Norfolk, Va. - Even though the wars in Afghanistan and Iraq are coming to an end, demand for the Navy's ships, planes and sailors continues to grow.
“We respond to the nation’s crisis. We are the first to respond,” said Admiral Bill Gortney, the man in charge of the Navy’s Fleet Forces Command.
Admiral Gortney is the one that has to juggle it all, making sure sailors are trained and ready, all while his budget is being slashed by Congress.
“As we look to the future, the challenge is going to be how we sustain that level of presence and level of surge given declining resources,” said Adm. Gortney.
Right now, several local ships like the Barry and the Gravely are still stationed off the coast of Syria.
Both left in February, at sea for more than seven months, much longer than their families expected.
“If this crisis goes on, we are already working on who we can backfill them with, so they can get home to their families, get into the normal rotation cycle, get their maintenance done, so they can recover from the long deployment,” said Adm. Gortney.
Those long deployments are not something that Admiral Gortney wants to continue.
“They range from 8-10 months depending on the platform, it has turned into that over the last few years as routine, and we are very concerned about that,” said Adm. Gortney. “Coming out of war, those aren’t sustainable deployment lengths.”
Still, it will be a tough balancing act.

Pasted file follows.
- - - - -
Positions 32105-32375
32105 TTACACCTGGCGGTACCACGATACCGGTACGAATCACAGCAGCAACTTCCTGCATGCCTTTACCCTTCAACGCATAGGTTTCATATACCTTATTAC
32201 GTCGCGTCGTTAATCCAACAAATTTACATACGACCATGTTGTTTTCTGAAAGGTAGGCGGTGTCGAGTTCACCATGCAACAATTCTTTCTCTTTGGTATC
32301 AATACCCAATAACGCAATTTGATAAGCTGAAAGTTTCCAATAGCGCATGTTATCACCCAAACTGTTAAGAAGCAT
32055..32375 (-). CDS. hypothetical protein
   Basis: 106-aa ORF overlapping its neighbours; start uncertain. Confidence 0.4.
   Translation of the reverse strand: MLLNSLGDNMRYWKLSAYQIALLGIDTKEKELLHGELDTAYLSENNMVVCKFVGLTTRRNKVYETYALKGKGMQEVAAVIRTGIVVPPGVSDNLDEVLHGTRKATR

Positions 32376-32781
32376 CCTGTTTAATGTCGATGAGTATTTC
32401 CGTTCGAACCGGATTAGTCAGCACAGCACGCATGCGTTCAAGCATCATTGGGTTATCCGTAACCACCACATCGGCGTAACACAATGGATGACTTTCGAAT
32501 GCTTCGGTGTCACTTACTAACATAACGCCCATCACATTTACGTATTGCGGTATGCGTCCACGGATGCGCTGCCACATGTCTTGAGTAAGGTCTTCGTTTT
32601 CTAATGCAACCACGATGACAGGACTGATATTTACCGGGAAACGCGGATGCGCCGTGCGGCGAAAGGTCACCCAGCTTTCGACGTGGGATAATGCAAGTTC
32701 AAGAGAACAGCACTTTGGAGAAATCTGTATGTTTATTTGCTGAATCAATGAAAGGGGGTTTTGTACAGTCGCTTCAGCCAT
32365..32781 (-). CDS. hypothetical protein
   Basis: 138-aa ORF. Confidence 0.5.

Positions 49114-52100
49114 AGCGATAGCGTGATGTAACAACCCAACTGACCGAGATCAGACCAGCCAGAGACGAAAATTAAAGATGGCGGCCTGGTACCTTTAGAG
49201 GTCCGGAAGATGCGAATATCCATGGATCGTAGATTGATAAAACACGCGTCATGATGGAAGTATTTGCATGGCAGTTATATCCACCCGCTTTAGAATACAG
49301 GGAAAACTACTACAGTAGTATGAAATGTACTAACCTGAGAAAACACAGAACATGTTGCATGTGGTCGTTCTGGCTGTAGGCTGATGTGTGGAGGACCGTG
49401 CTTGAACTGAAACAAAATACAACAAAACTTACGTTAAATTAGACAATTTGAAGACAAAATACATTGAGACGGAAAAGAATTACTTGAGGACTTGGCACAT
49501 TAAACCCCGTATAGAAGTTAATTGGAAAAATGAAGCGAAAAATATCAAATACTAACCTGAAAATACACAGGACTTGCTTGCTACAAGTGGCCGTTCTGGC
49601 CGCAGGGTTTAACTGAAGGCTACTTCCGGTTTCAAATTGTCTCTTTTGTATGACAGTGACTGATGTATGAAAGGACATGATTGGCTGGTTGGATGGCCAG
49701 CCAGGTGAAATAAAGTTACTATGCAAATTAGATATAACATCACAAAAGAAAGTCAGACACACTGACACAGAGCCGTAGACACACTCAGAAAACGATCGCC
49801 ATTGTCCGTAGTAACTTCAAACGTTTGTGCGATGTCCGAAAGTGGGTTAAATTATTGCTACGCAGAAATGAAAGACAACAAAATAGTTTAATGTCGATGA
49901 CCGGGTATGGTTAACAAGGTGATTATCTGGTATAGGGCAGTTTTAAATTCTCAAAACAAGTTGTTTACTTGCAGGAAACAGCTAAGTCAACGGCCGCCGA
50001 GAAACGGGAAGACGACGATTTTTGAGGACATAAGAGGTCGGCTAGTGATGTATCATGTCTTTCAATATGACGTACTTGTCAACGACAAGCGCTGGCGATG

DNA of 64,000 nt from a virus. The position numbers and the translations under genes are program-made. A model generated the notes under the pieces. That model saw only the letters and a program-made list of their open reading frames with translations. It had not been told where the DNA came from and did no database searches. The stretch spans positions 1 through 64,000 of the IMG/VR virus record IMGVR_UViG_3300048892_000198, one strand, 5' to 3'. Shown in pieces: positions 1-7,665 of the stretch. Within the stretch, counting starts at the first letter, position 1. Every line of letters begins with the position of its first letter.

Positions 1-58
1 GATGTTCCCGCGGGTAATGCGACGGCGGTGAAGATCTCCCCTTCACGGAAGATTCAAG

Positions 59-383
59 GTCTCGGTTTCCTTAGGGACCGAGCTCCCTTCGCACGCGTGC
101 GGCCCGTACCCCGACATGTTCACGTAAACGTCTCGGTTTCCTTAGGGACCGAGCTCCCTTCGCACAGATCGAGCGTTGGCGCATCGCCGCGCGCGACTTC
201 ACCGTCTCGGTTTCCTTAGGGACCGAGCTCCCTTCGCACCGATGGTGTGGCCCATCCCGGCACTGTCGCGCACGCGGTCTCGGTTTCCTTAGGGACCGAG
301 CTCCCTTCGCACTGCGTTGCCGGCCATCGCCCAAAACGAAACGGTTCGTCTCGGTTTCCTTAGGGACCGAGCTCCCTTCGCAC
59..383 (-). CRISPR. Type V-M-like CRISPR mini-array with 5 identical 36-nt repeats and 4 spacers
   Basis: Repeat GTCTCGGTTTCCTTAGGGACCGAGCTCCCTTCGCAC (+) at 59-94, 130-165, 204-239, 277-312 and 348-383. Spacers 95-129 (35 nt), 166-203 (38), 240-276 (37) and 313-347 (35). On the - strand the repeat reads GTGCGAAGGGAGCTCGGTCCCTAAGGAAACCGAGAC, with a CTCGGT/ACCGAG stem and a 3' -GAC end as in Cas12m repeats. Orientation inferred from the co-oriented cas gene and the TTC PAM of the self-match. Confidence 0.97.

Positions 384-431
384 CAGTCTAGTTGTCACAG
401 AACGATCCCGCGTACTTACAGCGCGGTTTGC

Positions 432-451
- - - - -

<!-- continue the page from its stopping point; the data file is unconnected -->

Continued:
Adm. Gortney says with budget cuts, the Navy could be slashing more ship maintenance and cutting back on training, so replacements for those on long deployments might not be ready when needed.
“We want to do it as we move forward in a sustainable, long-term manner that brings predictability back into sailors’ lives and gives them time at home with families that we owe them,” said Gortney.
Now it's up to Congress to do the rest and pass a budget to give the Navy more certainty.
They have until September 30th.
Adm. Gortney also talked about his ongoing base security review, that the Secretary of the Navy tasked him with after the Navy Yard shooting.
As commander of Fleet Forces, Adm. Gortney has always been responsible for keeping bases safe from terrorists.
But after Navy contractor Aaron Alexis shot 12 people dead, many are realizing the threat might not always come from the outside.
“The single hardest threat to deal with on installations is the insider threat,” said Adm. Gortney, who acknowledges that problem is made more difficult with gaps in the Pentagon's security clearance process.
“You would weed away any potential bad actors, but there are flaws in that system, clearly,” said Adm. Gortney.
Now, Admiral Gortney is tasked with looking at the Navy's physical security protocols, and determining if they are strong enough to protect against the risks and threats facing bases around the world.
“We always question ourselves and always investigate deeply, looking for the root cause, like ‘why did it happen, what can we do to not let that happen again?’” said Adm. Gortney.
The threats, even present at his own command headquarters last week--after a suspicious person sighting resulted in building evacuations.
“We went through our pre-planned responses for that particular event, and I was pretty pleased with our response as I watched it from my desk,” said Adm. Gortney.
But he was quick to caution that there needs to be balance, so the Navy can operate normally every day, while still preparing for those possible risks.
“We can't lock our bases down, we live on these bases, our families live on these bases,” said Adm. Gortney.
His "quick-look" review on base security will be finished this week and sent to the Secretary of the Navy.